If you’re already on USB 2, try a different plug, ideally on a different bus (front-facing and back-facing ports on a typical tower PC are usually on different buses). If all that doesn’t help, try the Kinect software on a different PC if you have one, and if that helps but you want to keep using the one you currently use, try to find a cheap USB 2 or USB 3 PCI expansion card ($5-$20) and put that into the PC and the Kinect into it.

    in reply to: build issues #100695

    Oliver Kreylos
    Keymaster

    For simplicity reasons, Vrui and its add-on packages and applications (Kinect, SARndbox, …) are set up to install in the installing user’s home directory. For experimentation, I recommend not changing anything in the build system and just running make, make install on Vrui and Kinect, in that order, and make on SARndbox. That creates a working system with the CalibrateProjector and SARndbox executables in ./bin in the directory from which make was run.

    Depending on how the sandbox computer is set up, it might not be necessary to ever do a system-wide installation, but if desired, the easiest way is to pass installation paths directly to make, as in:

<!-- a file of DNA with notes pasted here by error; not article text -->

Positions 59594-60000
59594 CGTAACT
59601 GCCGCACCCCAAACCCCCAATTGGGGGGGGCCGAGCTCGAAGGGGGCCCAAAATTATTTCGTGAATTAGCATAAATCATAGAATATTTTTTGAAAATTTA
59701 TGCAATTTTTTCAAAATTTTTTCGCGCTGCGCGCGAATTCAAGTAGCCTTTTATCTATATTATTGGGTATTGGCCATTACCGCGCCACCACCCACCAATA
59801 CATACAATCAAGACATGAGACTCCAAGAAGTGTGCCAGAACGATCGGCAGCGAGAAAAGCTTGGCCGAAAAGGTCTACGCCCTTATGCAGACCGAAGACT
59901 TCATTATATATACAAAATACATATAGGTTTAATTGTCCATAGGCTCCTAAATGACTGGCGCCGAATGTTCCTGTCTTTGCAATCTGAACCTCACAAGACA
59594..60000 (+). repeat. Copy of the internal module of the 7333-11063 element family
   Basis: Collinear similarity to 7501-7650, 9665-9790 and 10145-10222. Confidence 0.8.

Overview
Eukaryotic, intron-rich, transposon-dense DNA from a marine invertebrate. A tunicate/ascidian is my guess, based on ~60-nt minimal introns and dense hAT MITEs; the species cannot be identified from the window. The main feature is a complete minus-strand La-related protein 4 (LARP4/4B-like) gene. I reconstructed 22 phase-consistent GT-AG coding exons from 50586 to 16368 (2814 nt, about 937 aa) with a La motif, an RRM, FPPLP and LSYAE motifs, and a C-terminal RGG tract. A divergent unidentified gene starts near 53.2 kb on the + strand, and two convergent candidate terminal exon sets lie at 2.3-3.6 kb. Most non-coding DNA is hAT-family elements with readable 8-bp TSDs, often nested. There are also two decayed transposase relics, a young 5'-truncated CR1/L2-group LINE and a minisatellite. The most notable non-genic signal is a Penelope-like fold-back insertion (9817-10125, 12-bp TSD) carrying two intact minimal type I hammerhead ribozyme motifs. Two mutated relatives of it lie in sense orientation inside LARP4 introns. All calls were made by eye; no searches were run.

Vrui:

    $ make INSTALLDIR=/usr/local
    $ make INSTALLDIR=/usr/local install

    Kinect:

    $ make VRUI_MAKEDIR=/usr/local/share/Vrui-3.1/make
    $ make VRUI_MAKEDIR=/usr/local/share/Vrui-3.1/make install

    SARndbox:

    $ make VRUI_MAKEDIR=/usr/local/share/Vrui-3.1/make INSTALLDIR=/usr/local
    $ make VRUI_MAKEDIR=/usr/local/share/Vrui-3.1/make INSTALLDIR=/usr/local install

    This procedure doesn’t modify any files, so it could be put into a script.

    in reply to: libusbx and USB nodes #100692

    Oliver Kreylos
    Keymaster

    The udev rule file distributed with the Kinect-2.8 package only has rules for the original Kinect-for-Xbox (model number 1414). I added detailed instructions for newer Kinects to the Kinect download page.

    in reply to: libusbx and USB nodes #100682

    Oliver Kreylos
    Keymaster

    The device manager rule file that’s installed by make installudevrule is only applied when new USB devices are plugged into the system, or the system is rebooted. Meaning, it will not affect the USB device nodes of a Kinect that’s already plugged in.